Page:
The main witness to George Floyd’s death does not want to be heard at the trial

The jury at trial for the murder of 40-year-old black American George Floyd will hear very little or none of the main witness in the drama, as he is in prison and invokes his right not to testify against himself.

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Maurice Hall was arrested on separate charges, and appeared via a video link Tuesday morning in front of Judge Peter Cahill, who is presiding over the trial of white police officer Derek Chauvin, to request a waiver that was partially obtained.

“There is really a very small issue that can be discussed,” said the judge, who will issue a final decision at a later time.

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Derek Chauvin, 45, is accused of killing George Floyd on May 25 in Minneapolis by keeping his knee on his neck for more than nine minutes, a drama that sparked historical anti-racism in the United States. He pleads not guilty and guarantees that Lions are dead of an overdose.

At the start of the trial, his attorney argued that George Floyd, who was in a car with Mr. Hall and another friend, had swallowed two pills shortly before the police arrived. However, last week George Floyd’s girlfriend testified that Mr. Hall had sold drugs to the couple in the past.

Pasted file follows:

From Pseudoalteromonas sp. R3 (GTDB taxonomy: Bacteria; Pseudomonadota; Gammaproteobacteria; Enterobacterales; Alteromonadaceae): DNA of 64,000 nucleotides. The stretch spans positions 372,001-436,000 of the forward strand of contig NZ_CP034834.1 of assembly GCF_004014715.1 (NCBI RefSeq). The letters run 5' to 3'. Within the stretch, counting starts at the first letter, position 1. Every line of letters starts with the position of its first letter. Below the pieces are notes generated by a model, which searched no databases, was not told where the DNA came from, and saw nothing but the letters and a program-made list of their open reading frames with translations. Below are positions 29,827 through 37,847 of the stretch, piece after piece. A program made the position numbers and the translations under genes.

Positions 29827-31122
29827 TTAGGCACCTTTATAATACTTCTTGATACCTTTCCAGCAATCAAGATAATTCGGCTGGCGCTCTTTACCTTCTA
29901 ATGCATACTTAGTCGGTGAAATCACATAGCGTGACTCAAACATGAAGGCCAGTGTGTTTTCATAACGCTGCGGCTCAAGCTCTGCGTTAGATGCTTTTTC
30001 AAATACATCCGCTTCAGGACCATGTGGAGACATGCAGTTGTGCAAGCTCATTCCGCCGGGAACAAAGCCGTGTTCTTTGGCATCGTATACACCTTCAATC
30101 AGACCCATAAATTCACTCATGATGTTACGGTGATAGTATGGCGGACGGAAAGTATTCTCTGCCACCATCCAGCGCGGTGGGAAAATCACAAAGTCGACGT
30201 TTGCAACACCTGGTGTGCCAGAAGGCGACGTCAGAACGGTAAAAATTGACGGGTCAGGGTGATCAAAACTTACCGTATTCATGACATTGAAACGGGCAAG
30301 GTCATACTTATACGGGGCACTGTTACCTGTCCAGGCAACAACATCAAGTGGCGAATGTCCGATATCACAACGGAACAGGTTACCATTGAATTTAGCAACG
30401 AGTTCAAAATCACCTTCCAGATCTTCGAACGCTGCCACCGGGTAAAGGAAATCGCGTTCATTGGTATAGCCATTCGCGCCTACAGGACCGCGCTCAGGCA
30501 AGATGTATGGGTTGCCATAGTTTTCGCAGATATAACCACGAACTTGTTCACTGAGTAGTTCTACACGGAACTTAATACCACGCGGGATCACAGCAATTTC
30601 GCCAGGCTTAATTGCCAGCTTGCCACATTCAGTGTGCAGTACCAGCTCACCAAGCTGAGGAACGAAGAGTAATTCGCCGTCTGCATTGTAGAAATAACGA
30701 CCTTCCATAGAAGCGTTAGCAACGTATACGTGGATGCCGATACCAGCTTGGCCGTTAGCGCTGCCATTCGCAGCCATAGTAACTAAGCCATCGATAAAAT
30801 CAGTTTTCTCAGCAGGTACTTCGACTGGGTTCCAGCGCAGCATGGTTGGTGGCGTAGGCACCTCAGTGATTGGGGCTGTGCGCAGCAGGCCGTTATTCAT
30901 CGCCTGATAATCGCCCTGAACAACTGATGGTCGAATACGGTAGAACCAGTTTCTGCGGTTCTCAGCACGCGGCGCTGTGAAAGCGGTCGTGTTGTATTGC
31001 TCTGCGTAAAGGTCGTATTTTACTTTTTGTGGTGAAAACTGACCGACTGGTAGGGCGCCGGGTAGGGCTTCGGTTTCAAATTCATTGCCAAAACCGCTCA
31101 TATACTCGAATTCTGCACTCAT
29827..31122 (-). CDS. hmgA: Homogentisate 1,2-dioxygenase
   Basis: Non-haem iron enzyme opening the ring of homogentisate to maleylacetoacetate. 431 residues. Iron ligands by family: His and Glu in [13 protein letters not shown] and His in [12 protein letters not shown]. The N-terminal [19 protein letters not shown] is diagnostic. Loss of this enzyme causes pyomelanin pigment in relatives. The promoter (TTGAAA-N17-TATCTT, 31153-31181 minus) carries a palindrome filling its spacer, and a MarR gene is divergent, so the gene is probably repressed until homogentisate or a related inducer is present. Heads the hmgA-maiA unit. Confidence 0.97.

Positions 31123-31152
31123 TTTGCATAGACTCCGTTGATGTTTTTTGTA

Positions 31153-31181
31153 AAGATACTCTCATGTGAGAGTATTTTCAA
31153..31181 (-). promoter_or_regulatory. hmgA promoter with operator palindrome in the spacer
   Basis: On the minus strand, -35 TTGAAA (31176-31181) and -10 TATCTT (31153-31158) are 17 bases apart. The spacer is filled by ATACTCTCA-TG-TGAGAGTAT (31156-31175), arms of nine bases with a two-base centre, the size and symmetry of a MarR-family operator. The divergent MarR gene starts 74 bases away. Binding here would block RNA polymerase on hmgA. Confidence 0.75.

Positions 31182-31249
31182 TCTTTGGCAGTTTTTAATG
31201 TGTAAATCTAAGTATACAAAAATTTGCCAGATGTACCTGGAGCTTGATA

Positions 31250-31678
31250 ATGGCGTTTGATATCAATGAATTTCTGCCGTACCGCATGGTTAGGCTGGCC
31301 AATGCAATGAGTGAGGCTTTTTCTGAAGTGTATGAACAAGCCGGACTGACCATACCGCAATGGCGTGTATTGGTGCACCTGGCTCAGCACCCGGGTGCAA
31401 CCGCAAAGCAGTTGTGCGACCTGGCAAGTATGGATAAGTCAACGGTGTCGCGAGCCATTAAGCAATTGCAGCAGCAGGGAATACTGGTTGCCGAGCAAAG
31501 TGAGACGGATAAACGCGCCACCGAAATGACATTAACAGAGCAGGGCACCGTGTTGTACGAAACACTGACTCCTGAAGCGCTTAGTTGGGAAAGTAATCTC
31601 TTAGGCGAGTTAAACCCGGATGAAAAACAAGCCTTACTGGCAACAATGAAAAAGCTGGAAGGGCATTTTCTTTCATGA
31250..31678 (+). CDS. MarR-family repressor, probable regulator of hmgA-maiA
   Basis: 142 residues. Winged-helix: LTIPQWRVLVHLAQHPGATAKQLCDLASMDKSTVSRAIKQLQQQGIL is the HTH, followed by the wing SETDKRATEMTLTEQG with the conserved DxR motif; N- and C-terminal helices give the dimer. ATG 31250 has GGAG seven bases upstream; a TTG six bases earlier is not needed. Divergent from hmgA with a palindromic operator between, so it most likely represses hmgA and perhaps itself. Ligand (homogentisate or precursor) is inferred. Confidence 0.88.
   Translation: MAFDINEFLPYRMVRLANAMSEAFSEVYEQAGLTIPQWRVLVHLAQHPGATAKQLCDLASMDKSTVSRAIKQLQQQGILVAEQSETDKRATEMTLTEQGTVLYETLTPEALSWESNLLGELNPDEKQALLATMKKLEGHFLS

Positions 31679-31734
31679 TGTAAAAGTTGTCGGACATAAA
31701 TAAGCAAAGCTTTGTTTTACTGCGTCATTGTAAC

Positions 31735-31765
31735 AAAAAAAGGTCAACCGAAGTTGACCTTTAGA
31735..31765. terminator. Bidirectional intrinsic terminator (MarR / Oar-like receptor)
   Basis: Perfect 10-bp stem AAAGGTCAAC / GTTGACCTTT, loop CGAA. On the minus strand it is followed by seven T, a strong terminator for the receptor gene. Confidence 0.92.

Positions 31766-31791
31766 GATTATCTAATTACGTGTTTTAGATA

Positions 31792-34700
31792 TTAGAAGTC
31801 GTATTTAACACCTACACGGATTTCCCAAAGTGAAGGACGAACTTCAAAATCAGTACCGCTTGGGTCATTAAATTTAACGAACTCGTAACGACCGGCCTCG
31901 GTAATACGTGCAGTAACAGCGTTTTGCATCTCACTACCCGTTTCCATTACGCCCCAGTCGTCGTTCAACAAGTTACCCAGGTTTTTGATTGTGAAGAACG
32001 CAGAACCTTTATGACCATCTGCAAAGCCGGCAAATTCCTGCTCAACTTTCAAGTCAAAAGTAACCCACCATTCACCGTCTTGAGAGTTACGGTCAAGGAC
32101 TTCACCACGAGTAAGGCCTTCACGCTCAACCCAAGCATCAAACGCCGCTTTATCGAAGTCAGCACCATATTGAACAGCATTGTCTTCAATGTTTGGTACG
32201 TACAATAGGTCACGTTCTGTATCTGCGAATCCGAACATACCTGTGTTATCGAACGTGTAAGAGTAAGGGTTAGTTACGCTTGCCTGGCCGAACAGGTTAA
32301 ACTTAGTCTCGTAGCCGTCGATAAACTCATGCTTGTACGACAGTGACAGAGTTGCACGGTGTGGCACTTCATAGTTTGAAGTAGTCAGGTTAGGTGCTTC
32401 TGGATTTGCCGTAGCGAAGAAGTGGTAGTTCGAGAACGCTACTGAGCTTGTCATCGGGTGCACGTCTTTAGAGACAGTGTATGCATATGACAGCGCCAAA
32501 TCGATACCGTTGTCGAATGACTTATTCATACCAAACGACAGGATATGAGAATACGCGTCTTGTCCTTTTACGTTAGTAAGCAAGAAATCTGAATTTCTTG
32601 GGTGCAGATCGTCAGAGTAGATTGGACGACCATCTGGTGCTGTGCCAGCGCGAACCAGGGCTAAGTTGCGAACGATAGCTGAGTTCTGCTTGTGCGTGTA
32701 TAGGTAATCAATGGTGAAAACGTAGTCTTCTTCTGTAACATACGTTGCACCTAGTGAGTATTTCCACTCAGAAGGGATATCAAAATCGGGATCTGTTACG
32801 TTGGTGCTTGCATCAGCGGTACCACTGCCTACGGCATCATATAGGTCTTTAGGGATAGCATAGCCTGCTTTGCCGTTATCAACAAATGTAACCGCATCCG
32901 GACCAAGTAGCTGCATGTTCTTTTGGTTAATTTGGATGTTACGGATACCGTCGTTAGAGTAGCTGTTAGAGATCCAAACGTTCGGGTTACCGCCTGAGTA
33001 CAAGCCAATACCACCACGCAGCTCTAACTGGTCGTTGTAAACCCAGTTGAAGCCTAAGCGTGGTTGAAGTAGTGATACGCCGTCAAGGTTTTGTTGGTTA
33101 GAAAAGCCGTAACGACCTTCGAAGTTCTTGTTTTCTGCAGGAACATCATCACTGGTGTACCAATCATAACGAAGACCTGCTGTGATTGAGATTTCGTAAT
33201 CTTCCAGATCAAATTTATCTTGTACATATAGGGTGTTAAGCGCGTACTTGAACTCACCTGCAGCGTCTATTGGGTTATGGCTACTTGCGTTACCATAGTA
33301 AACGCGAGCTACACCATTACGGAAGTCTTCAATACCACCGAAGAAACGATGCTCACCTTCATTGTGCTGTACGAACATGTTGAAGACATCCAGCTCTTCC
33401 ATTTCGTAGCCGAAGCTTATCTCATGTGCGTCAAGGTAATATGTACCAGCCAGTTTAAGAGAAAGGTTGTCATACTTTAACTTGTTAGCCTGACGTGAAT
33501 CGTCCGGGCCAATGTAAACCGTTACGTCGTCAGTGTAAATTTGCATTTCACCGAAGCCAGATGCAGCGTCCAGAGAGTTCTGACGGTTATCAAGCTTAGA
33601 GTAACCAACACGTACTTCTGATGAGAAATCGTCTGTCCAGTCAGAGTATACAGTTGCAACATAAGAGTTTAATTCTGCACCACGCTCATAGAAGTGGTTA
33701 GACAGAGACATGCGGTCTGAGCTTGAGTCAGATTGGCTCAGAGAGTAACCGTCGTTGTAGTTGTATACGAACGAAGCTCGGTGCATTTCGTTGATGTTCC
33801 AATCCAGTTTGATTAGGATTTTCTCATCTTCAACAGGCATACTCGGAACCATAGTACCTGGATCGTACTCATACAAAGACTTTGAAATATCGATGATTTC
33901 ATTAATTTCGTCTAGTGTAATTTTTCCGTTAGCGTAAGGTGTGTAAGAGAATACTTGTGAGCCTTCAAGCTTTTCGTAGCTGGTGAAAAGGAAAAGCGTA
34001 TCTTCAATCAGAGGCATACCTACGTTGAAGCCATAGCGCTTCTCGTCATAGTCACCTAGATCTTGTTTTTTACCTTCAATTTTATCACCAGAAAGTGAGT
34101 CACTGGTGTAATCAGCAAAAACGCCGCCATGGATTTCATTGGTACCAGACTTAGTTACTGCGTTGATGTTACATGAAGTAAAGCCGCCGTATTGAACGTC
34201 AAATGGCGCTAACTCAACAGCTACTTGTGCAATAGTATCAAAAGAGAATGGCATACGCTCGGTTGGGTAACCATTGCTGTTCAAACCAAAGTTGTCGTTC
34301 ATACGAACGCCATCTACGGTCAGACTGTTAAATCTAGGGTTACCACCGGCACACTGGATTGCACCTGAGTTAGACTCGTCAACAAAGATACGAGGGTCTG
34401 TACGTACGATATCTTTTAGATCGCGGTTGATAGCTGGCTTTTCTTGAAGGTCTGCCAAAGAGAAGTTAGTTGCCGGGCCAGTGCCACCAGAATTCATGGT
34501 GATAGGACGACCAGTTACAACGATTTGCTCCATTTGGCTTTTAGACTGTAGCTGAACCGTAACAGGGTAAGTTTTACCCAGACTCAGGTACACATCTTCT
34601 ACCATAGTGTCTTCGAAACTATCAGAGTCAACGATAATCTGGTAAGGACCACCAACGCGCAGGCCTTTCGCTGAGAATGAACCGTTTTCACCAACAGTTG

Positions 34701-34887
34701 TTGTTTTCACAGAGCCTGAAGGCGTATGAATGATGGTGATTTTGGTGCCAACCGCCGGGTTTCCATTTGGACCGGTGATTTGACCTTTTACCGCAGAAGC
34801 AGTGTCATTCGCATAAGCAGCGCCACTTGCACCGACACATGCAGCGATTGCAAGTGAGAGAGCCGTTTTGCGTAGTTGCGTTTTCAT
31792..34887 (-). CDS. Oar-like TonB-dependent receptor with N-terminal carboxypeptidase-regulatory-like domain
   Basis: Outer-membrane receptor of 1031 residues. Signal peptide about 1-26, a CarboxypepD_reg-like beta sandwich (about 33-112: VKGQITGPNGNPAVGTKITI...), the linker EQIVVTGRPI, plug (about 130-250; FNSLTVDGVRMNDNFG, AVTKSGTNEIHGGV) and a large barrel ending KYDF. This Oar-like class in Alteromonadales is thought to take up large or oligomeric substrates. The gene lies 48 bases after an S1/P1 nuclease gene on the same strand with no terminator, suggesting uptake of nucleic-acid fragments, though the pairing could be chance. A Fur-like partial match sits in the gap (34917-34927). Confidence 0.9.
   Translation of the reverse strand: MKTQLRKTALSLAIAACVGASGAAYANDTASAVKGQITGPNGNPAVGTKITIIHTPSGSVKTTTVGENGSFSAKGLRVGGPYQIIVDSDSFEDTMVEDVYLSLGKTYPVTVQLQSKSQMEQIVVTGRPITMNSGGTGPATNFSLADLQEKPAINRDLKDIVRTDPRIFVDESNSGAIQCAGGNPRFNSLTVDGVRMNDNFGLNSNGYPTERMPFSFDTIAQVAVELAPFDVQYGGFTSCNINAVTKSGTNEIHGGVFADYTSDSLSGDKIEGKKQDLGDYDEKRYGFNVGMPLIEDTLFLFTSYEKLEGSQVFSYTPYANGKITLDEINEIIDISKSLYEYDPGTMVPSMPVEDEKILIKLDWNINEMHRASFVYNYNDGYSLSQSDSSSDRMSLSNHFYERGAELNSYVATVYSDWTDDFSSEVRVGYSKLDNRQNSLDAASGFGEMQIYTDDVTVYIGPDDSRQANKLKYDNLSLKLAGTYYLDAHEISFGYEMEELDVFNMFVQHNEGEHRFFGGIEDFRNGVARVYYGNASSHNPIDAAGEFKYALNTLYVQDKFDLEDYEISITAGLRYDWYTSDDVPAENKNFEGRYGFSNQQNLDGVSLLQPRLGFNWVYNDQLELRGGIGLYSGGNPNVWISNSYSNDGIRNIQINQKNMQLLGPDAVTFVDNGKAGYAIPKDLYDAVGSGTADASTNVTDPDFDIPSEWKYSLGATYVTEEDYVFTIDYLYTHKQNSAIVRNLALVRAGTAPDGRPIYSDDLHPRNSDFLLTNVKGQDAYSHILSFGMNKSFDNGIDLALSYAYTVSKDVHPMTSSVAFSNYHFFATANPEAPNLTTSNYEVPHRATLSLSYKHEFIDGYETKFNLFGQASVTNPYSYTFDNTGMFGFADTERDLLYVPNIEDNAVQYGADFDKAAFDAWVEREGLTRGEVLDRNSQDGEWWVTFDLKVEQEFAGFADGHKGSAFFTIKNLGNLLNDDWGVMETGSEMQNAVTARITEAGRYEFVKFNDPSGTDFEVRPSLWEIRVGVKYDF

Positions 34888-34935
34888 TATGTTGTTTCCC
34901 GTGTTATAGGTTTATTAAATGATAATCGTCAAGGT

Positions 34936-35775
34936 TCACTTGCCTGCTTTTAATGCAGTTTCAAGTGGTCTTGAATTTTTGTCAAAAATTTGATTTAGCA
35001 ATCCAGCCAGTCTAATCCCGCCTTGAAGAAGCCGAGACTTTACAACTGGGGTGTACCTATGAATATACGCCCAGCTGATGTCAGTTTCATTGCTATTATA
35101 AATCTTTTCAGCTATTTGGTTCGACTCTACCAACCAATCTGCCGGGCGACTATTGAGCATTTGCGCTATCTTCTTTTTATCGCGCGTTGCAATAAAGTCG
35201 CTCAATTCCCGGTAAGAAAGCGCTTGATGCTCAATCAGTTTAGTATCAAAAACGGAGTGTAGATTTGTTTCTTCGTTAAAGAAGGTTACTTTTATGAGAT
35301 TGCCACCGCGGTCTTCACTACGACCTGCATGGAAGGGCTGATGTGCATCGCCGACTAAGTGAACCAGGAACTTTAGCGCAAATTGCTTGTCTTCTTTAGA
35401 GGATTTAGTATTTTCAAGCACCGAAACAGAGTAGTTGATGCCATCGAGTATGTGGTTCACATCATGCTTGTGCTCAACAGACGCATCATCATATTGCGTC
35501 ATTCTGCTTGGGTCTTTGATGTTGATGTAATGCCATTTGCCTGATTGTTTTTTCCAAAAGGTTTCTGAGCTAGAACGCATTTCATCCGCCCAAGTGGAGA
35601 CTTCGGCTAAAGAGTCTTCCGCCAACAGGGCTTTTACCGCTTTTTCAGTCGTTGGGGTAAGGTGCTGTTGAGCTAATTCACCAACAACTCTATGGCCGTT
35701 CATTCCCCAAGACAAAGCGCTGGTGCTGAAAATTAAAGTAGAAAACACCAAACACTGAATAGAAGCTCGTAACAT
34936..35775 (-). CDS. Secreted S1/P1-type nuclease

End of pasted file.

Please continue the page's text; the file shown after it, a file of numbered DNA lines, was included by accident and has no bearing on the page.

Mr. Eric Nelson, who is defending the police officer, confirmed Tuesday that he would have liked to have asked Mr. Hall whether he had “supplied or sold prohibited items” to George Floyd shortly before his death.

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However, Morris Hall’s attorney felt this would put her client on trial if the overdose thesis was ultimately upheld, and she invoked the Fifth Amendment to the United States Constitution that allows you not to testify against yourself.

The judge ruled in his favor and ruled that if Mr. Hall was summoned to appear before the jury, he could only be questioned about George Floyd’s position prior to his death, and nothing else. Before giving the go-ahead to this point, he asked Eric Nelson to clarify his questions in writing.

‘Away from the neck’

After this procedural debate, the trial resumed with the hearing of a number of police officers responsible for officer training in Minneapolis. “They have been taught to stay away from the neck as much as possible,” said Johnny Mercel, coordinator of the force exercises.

Prosecutors also summoned Los Angeles police officer Judy Steiger, who has conducted more than 2,500 assessments of the use of force by his colleagues. “In my opinion, the force used was excessive” in the Floyd case, he asserted.

The day before, the city’s chief of police, Medaria Aradundu, had already considered Derek Chauvin “violating the rules” and “values” of his services, by keeping his knee long on the neck of the African American.

The prosecution plans to summon another expert in police practice before it begins, most likely Wednesday, the medical debate about the causes of George Floyd’s death.

The discussions are expected to continue for an additional two weeks. The jury’s verdict in this extraordinary trial is not expected until the end of April.

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